You can mitigate these issues by building a single test suite that can be used at every stage of development. Datadog Continuous Testing enables you to run the same group of steps in any dedicated environment, with the ability to customize start URLs and variables for your environment needs via subtests. In the following screenshot, you can see that the example browser test is first navigating to a staging URL then executing a set of steps that are grouped together as a subtest:
To test the same functionality in another environment, such as production, you simply need to pass a different start URL, thereby reducing test suite sprawl across your environments. If you need to override usernames or passwords based on your environment, you can store your data as global variables. These practices can help you minimize test dependencies and set the foundation for reducing execution times, which we’ll talk about next.
As you continue to create more tests, it’s important to consider their execution times because they directly affect your release velocity. Groups of tests that are made up of hundreds of API and UI tests, for example, can take several hours to complete. This is especially true if tests are executed sequentially. If execution times are consistently long enough to hold up releases, your developers may circumvent the testing process altogether. This risks releasing broken functionality to your customers.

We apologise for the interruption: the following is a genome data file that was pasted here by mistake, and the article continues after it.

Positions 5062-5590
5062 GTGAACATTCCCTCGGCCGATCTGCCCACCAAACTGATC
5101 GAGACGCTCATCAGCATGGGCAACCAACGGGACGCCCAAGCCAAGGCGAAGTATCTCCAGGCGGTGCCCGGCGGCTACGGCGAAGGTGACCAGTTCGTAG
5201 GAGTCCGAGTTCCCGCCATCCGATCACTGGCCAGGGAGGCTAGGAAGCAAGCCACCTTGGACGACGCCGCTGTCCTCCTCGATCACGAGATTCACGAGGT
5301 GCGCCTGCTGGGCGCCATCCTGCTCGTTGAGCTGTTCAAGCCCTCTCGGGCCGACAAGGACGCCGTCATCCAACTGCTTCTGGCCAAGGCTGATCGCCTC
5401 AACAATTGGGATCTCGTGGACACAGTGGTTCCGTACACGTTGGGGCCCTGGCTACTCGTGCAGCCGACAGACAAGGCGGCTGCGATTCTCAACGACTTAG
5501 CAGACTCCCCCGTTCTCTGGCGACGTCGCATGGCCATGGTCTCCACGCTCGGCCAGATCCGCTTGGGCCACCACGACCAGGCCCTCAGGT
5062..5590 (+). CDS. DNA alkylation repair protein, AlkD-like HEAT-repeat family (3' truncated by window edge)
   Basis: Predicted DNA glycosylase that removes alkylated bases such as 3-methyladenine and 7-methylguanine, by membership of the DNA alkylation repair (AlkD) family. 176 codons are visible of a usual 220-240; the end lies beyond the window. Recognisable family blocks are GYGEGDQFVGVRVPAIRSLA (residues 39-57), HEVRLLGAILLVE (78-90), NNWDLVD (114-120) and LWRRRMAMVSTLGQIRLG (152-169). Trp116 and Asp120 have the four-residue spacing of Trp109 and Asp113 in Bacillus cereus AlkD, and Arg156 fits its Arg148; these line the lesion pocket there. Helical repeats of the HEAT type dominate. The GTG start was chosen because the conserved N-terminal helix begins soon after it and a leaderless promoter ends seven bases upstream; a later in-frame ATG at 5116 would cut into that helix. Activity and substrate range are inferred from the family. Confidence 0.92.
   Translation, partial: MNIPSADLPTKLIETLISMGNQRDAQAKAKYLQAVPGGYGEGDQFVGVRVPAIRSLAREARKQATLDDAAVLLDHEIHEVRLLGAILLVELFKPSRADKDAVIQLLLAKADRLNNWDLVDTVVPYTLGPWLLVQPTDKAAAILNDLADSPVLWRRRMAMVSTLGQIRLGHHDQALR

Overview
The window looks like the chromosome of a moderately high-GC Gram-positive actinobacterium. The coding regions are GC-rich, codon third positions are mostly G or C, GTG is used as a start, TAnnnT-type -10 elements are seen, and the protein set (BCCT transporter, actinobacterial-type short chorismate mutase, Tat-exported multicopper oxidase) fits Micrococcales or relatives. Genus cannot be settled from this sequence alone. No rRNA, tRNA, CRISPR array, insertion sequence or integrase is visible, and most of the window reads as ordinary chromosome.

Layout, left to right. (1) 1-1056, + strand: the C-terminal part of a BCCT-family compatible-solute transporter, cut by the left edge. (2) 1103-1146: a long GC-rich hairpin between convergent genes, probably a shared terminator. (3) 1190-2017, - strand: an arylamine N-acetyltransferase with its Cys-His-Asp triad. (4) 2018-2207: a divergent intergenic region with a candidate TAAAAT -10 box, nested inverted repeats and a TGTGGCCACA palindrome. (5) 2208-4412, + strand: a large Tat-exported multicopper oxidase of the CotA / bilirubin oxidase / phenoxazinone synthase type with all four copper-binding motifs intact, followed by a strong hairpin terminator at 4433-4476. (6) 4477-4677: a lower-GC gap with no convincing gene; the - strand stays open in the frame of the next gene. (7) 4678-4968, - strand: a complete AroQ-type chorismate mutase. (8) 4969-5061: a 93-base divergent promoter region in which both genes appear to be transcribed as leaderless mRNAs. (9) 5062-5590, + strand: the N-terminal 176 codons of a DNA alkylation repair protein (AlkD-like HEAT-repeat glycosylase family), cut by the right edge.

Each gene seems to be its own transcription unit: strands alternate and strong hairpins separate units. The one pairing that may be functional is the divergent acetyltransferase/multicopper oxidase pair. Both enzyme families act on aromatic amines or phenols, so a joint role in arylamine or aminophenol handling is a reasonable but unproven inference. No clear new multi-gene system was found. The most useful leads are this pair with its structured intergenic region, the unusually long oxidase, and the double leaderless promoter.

Running tests in parallel, which launches multiple tests simultaneously, can significantly reduce execution times. But in order to implement parallel testing for your environment, it’s important to optimize them based on best practices around creating and maintaining your tests. For example, tests should be independent from one another. This means that they should not rely on steps or test data from a previous test. As previously mentioned, you can leverage subtests to minimize dependencies while still facilitating reusability.
Once you’ve optimized your tests, there are several approaches you can take to implement parallel testing in your environment. For example, you can run your tests suites across multiple devices, locations, and devices simultaneously. Datadog Continuous Testing supports this approach by automatically running batches of browser and API tests in parallel based on the number of tests you configure in your parallelization settings.
To determine the right number of tests to run in parallel, you can consider the following questions:
- Which locations are your customers the most active in?
- How many devices and browsers does your organization need to support?
- How many of your development teams implement continuous testing practices, and what is an acceptable duration for their test suites?
- How frequently do you release your product?
Consider a test suite that comprises 50 tests and takes 20 minutes to run from end to end. If your runtime goal is five minutes, for example, you can first configure 10 tests to run in parallel and then monitor their performance. Adjusting the number of parallel test runs based on these factors can help you strike a balance between cost, performance, and duration.
Next, we’ll look at how you can integrate your entire test infrastructure—including your parallel testing setup—into your existing CI/CD pipelines.